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Rodeo: Tie-down roper Jerome Schneeberger is ready to get on with life

The Ponca City resident no longer chases the dream of becoming a world champion in the PRCA
by Ed Godfrey Published: April 10, 2014

Ponca City tie-down roper Jerome Schneeberger won his eighth championship on the Prairie Circuit this season.

The national circuit title, however, has always eluded him. He’s gotten close to that crown, missing on his final calf one year that cost him the national championship.

Schneeberger is making his ninth appearance in the RAM National Circuit Finals Rodeo and says winning the crown would mean almost as much as winning the average at the National Finals Rodeo, which he accomplished in 2001.

“It would be darn close,” Schneeberger said. “It would be right up there.”

The first time Schneeberger qualified for the RAM National Circuit Finals, he was a 21-year-old young gun coming off his inaugural appearance in the NFR.

Now 37, Schneeberger hasn’t qualified for the NFR in three years, a place where he once was a regular, earning 11 trips in his career to pro rodeo’s top event, including seven straight from 2001 to 2007.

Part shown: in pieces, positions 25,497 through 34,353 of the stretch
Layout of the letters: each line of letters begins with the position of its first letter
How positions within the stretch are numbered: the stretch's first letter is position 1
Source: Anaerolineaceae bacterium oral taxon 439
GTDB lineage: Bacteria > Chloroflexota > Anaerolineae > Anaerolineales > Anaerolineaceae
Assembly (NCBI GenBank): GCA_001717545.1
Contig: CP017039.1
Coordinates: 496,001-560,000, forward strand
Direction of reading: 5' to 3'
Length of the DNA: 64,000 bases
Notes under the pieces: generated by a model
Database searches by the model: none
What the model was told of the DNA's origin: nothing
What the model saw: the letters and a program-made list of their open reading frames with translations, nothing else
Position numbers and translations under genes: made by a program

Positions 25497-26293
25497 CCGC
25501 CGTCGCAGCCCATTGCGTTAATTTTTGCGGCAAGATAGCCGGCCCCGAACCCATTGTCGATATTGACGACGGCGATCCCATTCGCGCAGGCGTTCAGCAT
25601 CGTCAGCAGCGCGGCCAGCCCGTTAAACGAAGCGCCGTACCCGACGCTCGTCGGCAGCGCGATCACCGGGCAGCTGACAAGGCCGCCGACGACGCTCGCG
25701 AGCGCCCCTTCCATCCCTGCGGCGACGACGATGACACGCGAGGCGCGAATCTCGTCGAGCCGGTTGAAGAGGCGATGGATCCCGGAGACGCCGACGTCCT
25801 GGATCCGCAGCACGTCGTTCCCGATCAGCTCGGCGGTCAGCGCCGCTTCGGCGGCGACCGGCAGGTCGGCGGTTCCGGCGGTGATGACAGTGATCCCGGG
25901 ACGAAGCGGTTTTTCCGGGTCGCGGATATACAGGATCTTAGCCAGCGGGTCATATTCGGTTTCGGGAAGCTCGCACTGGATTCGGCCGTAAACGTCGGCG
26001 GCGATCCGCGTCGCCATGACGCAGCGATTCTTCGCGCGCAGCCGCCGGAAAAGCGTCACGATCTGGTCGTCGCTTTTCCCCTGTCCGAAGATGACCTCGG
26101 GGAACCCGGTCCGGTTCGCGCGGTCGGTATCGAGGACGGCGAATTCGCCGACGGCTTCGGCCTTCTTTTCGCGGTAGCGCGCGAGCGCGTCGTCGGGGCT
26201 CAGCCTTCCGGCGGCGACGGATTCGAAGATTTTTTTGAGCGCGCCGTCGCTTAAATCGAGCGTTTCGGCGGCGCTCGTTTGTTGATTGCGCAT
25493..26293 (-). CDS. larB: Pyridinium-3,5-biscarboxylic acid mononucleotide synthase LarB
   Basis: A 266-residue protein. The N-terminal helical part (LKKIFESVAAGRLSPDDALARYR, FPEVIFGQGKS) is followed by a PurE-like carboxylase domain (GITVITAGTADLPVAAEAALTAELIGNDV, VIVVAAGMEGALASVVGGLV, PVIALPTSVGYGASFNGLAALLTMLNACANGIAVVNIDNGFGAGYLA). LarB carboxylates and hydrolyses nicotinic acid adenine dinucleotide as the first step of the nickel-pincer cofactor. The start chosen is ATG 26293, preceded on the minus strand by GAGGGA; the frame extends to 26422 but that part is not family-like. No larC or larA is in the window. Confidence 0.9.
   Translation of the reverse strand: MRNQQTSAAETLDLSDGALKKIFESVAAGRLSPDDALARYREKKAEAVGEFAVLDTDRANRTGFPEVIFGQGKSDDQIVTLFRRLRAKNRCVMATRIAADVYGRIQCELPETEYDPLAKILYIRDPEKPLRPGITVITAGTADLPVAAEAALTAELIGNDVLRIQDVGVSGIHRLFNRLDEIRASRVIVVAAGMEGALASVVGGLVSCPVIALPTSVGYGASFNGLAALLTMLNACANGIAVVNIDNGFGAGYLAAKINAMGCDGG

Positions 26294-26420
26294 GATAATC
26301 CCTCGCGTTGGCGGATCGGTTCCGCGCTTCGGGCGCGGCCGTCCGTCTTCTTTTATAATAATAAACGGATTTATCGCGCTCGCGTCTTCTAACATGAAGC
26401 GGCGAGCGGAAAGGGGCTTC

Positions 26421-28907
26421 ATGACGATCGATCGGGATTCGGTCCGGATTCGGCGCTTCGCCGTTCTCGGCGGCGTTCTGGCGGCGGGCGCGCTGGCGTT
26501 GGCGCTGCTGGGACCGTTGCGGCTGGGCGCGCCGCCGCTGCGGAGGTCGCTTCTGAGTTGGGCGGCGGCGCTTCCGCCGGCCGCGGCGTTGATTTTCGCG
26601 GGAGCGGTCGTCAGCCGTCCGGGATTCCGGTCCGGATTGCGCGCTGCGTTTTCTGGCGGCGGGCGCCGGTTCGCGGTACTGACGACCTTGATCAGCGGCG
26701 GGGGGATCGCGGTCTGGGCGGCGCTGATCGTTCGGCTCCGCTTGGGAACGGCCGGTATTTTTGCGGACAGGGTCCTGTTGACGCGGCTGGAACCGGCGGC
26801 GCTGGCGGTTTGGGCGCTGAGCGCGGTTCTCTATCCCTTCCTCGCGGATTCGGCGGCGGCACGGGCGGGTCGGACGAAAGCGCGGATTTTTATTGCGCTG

He now rodeos primarily on the Prairie Circuit which encompasses Oklahoma, Kansas and Nebraska and no longer chases the dream of becoming a world champion in the Professional Rodeo Cowboys Association.

“The kids are getting older and I just wanted to stick closer to home,” said Schneeberger, who has four children ranging in ages from 11 to 1.

However, Schneeberger admits that he often gets the itch to rodeo as hard as he once did.

“There are times I wish I would just drop everything and go, but I think about that guaranteed check at the end of the day,” said Schneeberger, who has a full-time job in the construction business. “You get a craving and want to do it, but you just wake up to reality, I guess.

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by Ed Godfrey
Copy Editor, Outdoors Editor, Rodeo, River Sports Reporter
Ed Godfrey was born in Muskogee and raised in Stigler. He has worked at The Oklahoman for 25 years. During that time, he has worked a myriad of beats for The Oklahoman including both the federal and county courthouse in Oklahoma City for more...
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